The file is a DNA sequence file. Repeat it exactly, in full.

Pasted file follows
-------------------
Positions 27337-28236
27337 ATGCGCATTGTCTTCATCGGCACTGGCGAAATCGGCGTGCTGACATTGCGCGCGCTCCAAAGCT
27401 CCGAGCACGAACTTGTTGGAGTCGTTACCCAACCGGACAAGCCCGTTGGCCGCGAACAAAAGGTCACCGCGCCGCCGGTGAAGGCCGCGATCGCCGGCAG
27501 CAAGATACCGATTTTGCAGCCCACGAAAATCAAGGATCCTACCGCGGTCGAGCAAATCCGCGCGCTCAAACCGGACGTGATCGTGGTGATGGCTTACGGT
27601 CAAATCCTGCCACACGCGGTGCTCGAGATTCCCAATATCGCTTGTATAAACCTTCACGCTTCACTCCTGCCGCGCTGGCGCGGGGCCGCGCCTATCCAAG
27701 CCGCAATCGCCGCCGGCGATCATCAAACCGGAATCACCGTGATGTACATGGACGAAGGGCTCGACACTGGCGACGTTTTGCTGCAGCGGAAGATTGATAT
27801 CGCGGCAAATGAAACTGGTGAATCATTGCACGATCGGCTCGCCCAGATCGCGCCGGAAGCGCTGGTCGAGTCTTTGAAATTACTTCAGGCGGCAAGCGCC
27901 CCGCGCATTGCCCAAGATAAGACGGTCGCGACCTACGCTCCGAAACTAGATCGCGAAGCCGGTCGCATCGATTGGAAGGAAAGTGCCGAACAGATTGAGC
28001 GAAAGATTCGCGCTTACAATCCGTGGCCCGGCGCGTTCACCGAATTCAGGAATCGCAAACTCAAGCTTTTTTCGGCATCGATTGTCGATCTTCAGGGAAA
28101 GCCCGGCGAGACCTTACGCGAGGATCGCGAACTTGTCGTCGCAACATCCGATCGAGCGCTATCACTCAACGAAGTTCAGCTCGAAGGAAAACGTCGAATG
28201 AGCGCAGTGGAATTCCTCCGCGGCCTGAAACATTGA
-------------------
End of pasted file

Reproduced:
Positions 27337-28236
27337 ATGCGCATTGTCTTCATCGGCACTGGCGAAATCGGCGTGCTGACATTGCGCGCGCTCCAAAGCT
27401 CCGAGCACGAACTTGTTGGAGTCGTTACCCAACCGGACAAGCCCGTTGGCCGCGAACAAAAGGTCACCGCGCCGCCGGTGAAGGCCGCGATCGCCGGCAG
27501 CAAGATACCGATTTTGCAGCCCACGAAAATCAAGGATCCTACCGCGGTCGAGCAAATCCGCGCGCTCAAACCGGACGTGATCGTGGTGATGGCTTACGGT
27601 CAAATCCTGCCACACGCGGTGCTCGAGATTCCCAATATCGCTTGTATAAACCTTCACGCTTCACTCCTGCCGCGCTGGCGCGGGGCCGCGCCTATCCAAG
27701 CCGCAATCGCCGCCGGCGATCATCAAACCGGAATCACCGTGATGTACATGGACGAAGGGCTCGACACTGGCGACGTTTTGCTGCAGCGGAAGATTGATAT
27801 CGCGGCAAATGAAACTGGTGAATCATTGCACGATCGGCTCGCCCAGATCGCGCCGGAAGCGCTGGTCGAGTCTTTGAAATTACTTCAGGCGGCAAGCGCC
27901 CCGCGCATTGCCCAAGATAAGACGGTCGCGACCTACGCTCCGAAACTAGATCGCGAAGCCGGTCGCATCGATTGGAAGGAAAGTGCCGAACAGATTGAGC
28001 GAAAGATTCGCGCTTACAATCCGTGGCCCGGCGCGTTCACCGAATTCAGGAATCGCAAACTCAAGCTTTTTTCGGCATCGATTGTCGATCTTCAGGGAAA
28101 GCCCGGCGAGACCTTACGCGAGGATCGCGAACTTGTCGTCGCAACATCCGATCGAGCGCTATCACTCAACGAAGTTCAGCTCGAAGGAAAACGTCGAATG
28201 AGCGCAGTGGAATTCCTCCGCGGCCTGAAACATTGA